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I wasn't good enough at encouraging people to be kinder, and removing people who refuse to be kind. Encouraging people is hard, and removing people creates conflict, and I hate conflict... so that's why I wasn't better at it.

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My History Textbook
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Subb Offline
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Post: #1
My History Textbook

I don't know what to think of it. Mainly because I was reading about Egypt, and I stumbled across a paragraph about how the Hebrews were enslaved, and how Moses saved them in something called the Exodus. Pardon my ignorance, but aren't those things only talked about in the Bible? Then why is it in my history textbook?

I go to a public virtual school, so no religious education here. So why is this in my textbook? Did they find proof that the Exodus happened? How did I miss the memo? That's great, and I'm not even being sarcastic!

Thoughts?

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10-03-2013 04:22 PM
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brainiac3397 Offline
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RE: My History Textbook

I thought the exodus did really happen...

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(06-14-2013 08:02 AM)Potato Wrote:  watch the fuq out, we've got an "intellectual" over here.

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10-04-2013 01:08 AM
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KFC Nyan Cat Away
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Post: #3
My History Textbook

Well, that's okay, because the Bible IS a history book.

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10-04-2013 09:06 AM
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154bmag Offline
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Post: #4
My History Textbook

There's no real proof that someone named "Moses" even existed. Or that the there were Hebrews enslaved outside of the Bible

"When will the world listen to reason? I have a feeling it'll be a long time." --Dexter Holland

"Government big enough to supply everything you need is big enough to take everything you have. The course of history shows as government grows, liberty decreases. " --Thomas Jefferson
10-04-2013 09:59 AM
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Dead Offline
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Post: #5
My History Textbook

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10-04-2013 10:10 AM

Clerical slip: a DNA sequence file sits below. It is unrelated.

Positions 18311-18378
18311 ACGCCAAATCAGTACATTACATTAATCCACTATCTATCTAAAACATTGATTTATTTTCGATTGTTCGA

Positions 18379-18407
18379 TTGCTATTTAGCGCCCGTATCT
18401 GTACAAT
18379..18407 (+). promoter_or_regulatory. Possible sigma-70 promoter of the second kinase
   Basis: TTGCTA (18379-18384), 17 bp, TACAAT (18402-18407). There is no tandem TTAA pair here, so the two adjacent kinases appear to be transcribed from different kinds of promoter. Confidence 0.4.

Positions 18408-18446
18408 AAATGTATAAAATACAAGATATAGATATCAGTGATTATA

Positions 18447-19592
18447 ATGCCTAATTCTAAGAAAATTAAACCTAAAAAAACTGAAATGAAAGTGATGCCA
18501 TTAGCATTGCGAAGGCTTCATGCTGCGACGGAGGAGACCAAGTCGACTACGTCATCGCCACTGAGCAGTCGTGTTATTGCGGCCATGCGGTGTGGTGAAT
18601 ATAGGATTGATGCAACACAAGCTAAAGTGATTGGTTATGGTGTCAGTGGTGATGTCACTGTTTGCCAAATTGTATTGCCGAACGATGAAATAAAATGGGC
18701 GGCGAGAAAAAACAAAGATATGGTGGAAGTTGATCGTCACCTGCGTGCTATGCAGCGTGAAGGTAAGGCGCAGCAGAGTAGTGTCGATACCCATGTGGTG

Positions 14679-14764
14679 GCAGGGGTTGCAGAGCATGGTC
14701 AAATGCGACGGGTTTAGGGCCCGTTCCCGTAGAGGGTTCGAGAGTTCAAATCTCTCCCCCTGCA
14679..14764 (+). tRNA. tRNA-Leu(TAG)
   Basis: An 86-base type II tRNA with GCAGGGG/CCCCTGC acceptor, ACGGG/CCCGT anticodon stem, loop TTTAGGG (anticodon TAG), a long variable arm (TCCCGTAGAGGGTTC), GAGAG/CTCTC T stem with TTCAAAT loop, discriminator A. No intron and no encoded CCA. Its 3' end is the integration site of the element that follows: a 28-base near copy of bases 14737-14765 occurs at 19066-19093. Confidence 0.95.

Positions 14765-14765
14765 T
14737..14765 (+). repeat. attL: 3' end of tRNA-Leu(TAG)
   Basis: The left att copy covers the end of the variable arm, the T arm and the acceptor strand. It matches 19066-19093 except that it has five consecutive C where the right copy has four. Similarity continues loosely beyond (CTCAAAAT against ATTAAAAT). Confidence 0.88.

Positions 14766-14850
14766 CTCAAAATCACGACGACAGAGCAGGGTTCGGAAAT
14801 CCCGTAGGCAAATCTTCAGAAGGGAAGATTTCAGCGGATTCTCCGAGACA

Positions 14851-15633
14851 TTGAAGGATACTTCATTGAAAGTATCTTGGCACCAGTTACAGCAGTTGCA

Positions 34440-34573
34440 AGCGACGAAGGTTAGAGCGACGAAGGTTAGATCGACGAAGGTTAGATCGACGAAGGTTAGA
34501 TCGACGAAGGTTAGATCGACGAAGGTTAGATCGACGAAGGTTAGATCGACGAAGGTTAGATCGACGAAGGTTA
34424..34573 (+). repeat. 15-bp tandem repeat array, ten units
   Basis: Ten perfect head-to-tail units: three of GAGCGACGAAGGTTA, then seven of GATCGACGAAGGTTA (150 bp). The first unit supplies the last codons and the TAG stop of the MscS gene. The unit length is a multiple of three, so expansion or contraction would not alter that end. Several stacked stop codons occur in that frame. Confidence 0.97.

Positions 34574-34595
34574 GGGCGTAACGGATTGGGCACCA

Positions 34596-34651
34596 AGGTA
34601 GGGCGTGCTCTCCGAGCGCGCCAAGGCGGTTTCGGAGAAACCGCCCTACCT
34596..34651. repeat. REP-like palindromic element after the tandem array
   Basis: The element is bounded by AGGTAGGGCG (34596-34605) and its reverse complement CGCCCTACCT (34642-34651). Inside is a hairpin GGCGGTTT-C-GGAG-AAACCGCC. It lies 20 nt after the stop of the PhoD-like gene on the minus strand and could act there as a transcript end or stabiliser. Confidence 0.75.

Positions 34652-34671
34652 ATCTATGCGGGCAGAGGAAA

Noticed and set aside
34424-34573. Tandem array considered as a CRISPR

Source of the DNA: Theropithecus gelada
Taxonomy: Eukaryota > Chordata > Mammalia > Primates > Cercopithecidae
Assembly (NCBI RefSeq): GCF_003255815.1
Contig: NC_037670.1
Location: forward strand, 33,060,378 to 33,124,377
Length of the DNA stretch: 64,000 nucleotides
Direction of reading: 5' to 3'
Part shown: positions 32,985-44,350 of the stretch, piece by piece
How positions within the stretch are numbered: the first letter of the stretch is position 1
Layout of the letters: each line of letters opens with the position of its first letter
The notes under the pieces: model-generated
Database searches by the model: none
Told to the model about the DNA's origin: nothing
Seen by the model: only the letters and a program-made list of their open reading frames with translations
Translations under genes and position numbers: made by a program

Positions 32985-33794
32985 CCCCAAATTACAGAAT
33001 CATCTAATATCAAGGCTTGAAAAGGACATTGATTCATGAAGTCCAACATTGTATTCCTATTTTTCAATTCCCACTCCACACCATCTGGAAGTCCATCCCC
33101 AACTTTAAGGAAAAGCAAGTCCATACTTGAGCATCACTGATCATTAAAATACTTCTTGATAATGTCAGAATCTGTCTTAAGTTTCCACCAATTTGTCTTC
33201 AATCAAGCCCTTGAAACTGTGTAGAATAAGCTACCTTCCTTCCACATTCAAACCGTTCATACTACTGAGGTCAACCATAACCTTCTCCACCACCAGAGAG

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KFC Nyan Cat Away
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RE: My History Textbook

(10-04-2013 10:10 AM)Dead Wrote:  [Image: 23141868.jpg]
I hate religion debates. I'm going to MLP Fourms.

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"Absence of evidence is not evidence of absence" - Donald Rumsfeld

For anyone who remembers me going on an archive binge: Thank you all. I know I ended it being a drama queen, I don't really agree with the ideology anymore, and I'm really not the same person I was (I went through a neopagan phase!) but still this site was the first online community I was in. I graduated from school and turned 18. Time flies. KFC Nyan Cat, June 20, 2019.
10-04-2013 10:43 AM
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brainiac3397 Offline
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RE: My History Textbook

Im pretty sure the Koran mentions the exodus as well. Not just the bible. And the torah or some jewish text probably talks about it as well. Basically the abrahamic religions.

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(06-14-2013 08:02 AM)Potato Wrote:  watch the fuq out, we've got an "intellectual" over here.

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xcriteria Offline
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Post: #8
My History Textbook

What's the textbook called? Let's look it up and see what people are saying.

Does it describe the Exodus in terms of it being a story in religious texts? Or as a direct historical event?

Wikipedia on the Exodus:

"Significant portions of the story told in the books of Exodus, Leviticus, Numbers and Deuteronomy may not have been intended to be historiographic, but the overall intent was historical according to the understanding of the ancient writers: to demonstrate God's actions in history, to recall Israel's bondage and salvation, and to demonstrate the fulfillment of Israel's covenant.[2] No archeological evidence has been found to support the Book of Exodus,[3] and most archaeologists have abandoned the investigation of Moses and the Exodus as "a fruitless pursuit".[4] The consensus among biblical scholars today is that the story is best seen as theology, a story illustrating how the God of Israel acted to save and strengthen his chosen people, and not as history.[5]"


And here's what Wikipedia says about the Book of Exodus: